The audit gives cause for alarm as government is planning to use technology to cut the cost and increase the efficiency of its service delivery. Swarbrick warned of monetary repercussions as the systems are not robust enough and the systems that they were able to look at were easy to breach.

However, he said that following this report government was now responding and taking his findings seriously and the necessary resources have been allocated, as he agreed that the problem was down to a lack of investment. Swarbrick warned this would not be a quick fix but he hoped the e-government initiative would be a driving factor.

OAG Report – IT Security, September 2015

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Category: Government oversight, Politics

Comments (13)

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  1. Anonymous says:

    Anyone remember the days when the Information Technology Strategy Unit (ITSU) was in operation? Anyone remember what it did??
    just sayin’…

  2. Anonymous says:

    Given how many forms I have had to fill out on carbon copy paper and the money wasted on having documents needlessly notarized I am surprised to learn that the civil service has any computers at all. I thought they all operated on a strict late 19th century filing model.

  3. Anonymous says:

    Is this going to be a job for the Security Centre? The known factors are in place for this to be awarded a contract or sub contract to them. Can CNS find out if this is being considered?

  4. Anonymous says:

    Computer services should be outsourced to a reliable Secure source. Data for all departments should remain secure and not under the eye of a person who had their rights to work taken away.

  5. Anonymous says:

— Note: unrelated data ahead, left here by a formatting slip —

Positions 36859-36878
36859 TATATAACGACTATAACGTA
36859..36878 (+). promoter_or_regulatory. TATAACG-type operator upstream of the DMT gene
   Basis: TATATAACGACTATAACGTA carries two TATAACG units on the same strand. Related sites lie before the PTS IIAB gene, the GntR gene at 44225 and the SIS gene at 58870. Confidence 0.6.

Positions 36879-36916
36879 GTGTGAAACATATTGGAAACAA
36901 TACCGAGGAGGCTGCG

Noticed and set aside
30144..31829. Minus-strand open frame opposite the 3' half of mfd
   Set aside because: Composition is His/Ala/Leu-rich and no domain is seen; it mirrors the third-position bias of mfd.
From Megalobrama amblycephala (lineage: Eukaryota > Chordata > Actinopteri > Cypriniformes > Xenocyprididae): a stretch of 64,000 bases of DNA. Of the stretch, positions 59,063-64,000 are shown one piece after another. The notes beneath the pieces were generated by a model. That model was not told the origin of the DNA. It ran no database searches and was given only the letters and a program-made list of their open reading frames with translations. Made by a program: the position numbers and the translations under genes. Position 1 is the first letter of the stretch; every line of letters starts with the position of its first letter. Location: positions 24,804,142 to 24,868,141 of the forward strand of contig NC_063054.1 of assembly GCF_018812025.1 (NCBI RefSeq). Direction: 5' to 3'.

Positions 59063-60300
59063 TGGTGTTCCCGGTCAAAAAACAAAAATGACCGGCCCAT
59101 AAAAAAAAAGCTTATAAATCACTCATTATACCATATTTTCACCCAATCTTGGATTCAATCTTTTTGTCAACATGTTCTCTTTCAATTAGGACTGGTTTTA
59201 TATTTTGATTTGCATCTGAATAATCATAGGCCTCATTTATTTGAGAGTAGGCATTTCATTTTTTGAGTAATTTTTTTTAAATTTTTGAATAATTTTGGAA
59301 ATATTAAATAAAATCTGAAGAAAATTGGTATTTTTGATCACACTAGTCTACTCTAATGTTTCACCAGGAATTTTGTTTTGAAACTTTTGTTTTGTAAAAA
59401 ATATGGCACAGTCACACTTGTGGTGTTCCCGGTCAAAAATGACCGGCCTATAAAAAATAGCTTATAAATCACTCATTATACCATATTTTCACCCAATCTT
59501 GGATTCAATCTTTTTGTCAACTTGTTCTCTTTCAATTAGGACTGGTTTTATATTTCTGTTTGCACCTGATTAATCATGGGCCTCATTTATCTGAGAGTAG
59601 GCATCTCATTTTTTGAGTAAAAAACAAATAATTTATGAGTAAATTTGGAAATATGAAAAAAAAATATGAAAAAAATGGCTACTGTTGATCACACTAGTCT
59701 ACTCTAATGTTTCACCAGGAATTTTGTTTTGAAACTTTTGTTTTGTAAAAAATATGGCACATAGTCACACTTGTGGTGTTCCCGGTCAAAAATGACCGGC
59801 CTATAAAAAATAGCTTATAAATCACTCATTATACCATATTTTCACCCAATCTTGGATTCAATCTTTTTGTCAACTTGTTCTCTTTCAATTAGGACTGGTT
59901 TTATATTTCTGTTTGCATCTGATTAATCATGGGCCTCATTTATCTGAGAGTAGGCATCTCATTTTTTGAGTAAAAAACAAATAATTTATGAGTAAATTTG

This sounds like a pre release to prime the general public prior to the awarding of another big fat contract to the Security Centre. Wait for it…

  6. Anonymous says:

    They have computers and systems and Internet? Why do we need to go line up for everything, waste precious hours doing so and create more traffic and vehicle pollution? If we had decent systems this could be a much better place, however then 3000 people would have no work to do. And therein lies the problem. Or does it? Most of them don’t work anyway.

    • The Woz says:

      It is a “make jobs” programme. Entirely different from a “make work” system. So your solution poses no problems.

  7. Anonymous says:

    It is a known fact that 92% of civil service passwords are “Donuts”.

  8. Anonymous says:

    Mr. Eric, please look into an advanced technology that the govt can purchase to watch over all of its computers so that hackers who break in and access any keyboard can be identified and prosecuted. I understand that cctv systems are available for this type of thing and can be purchased from a local supplier. Also you should consider hiring private security guards with experience in monitoring desktop monitors and place them in all govt offices. Lastly, you could order some remotely operated drones to fly outside the govt offices and look in through the windows at night to make sure hackers are not trying to get in. Thank you.

  9. Anonymous says:

    However due to failure to back up the new infrastructure it has now been lost and is unrecoverable.

    • Anonymous says:

      Yup. Unrecoverable disks are a very good security strategy…..especially guarding against those pesky FOI fanatic hackers.